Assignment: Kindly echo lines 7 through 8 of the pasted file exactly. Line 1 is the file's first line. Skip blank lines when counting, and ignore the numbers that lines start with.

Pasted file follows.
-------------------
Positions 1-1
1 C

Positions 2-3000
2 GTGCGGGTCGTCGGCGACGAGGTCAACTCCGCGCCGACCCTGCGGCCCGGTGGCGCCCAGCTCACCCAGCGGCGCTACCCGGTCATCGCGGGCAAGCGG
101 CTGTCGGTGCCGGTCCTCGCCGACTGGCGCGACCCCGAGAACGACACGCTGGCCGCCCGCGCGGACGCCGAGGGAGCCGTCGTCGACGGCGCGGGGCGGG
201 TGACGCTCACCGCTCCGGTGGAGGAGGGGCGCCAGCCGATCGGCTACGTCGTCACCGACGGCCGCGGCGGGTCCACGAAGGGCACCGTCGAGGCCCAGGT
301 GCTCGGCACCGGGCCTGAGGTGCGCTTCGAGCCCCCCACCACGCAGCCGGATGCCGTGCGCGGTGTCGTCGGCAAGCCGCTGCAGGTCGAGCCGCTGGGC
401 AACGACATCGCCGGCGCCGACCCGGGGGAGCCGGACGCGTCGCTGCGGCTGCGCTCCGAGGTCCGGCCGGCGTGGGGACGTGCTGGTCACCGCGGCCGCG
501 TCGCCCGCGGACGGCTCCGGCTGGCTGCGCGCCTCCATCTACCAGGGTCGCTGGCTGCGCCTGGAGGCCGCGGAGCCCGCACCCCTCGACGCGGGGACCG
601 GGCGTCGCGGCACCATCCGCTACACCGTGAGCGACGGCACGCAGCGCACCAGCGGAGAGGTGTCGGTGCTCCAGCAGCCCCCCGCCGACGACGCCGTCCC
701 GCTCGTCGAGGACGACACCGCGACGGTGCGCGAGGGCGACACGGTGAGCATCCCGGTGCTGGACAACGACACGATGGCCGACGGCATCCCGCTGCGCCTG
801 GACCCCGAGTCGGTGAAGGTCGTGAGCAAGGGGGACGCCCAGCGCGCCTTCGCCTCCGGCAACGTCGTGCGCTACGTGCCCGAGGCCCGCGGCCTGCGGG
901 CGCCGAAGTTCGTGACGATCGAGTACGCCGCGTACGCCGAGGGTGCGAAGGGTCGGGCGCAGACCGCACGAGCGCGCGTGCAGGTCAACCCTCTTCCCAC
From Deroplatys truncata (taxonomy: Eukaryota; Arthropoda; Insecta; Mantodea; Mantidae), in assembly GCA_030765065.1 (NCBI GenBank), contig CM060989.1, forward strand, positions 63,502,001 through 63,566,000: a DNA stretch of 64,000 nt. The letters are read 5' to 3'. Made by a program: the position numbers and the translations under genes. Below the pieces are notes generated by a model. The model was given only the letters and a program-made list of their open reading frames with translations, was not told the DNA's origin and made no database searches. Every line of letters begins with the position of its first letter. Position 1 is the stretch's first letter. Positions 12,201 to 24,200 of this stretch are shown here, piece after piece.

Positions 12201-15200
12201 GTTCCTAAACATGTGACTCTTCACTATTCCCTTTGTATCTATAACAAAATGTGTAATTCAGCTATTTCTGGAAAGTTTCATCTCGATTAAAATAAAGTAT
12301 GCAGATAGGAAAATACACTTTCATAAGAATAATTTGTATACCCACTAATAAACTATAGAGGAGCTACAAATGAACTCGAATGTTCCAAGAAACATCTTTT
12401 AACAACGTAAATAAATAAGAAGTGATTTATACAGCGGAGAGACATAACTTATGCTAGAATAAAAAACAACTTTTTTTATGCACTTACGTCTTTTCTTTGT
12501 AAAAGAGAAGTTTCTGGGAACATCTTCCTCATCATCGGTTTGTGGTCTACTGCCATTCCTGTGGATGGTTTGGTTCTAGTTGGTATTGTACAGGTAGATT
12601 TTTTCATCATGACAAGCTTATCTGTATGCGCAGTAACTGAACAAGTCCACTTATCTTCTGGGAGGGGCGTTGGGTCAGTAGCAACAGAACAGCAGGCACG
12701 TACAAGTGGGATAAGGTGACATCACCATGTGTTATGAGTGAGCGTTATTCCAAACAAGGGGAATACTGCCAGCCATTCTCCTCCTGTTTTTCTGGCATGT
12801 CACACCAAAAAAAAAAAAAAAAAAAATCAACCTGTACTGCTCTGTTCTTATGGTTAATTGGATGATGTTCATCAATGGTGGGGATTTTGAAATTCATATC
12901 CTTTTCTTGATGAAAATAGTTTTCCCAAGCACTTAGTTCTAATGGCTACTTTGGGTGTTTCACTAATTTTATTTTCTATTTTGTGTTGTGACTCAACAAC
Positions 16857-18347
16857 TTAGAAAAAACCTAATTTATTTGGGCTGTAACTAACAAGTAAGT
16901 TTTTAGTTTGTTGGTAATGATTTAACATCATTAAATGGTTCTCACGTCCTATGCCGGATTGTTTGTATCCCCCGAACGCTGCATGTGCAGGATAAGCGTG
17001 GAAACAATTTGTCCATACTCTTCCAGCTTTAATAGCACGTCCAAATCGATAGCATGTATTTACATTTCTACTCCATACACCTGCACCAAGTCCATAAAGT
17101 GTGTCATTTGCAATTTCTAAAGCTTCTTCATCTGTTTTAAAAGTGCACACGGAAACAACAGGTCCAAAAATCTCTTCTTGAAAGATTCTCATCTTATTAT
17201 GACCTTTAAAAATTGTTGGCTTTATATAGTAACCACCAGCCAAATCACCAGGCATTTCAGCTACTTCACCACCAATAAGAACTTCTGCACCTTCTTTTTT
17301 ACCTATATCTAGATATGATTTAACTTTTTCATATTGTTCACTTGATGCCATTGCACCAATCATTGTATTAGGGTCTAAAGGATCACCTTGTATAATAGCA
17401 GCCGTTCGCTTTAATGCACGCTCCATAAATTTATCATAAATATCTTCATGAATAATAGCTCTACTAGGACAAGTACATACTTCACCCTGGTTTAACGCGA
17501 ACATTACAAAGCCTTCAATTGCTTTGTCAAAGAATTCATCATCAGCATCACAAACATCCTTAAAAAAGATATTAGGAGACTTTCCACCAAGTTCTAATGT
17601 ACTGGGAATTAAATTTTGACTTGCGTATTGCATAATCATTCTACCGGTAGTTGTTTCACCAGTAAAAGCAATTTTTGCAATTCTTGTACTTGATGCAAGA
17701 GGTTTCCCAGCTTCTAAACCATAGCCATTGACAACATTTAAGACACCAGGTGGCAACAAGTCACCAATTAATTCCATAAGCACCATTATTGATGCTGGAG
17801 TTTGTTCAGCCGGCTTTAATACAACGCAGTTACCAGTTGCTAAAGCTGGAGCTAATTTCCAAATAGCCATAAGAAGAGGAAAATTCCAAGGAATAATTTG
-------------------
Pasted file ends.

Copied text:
301 GCTCGGCACCGGGCCTGAGGTGCGCTTCGAGCCCCCCACCACGCAGCCGGATGCCGTGCGCGGTGTCGTCGGCAAGCCGCTGCAGGTCGAGCCGCTGGGC
401 AACGACATCGCCGGCGCCGACCCGGGGGAGCCGGACGCGTCGCTGCGGCTGCGCTCCGAGGTCCGGCCGGCGTGGGGACGTGCTGGTCACCGCGGCCGCG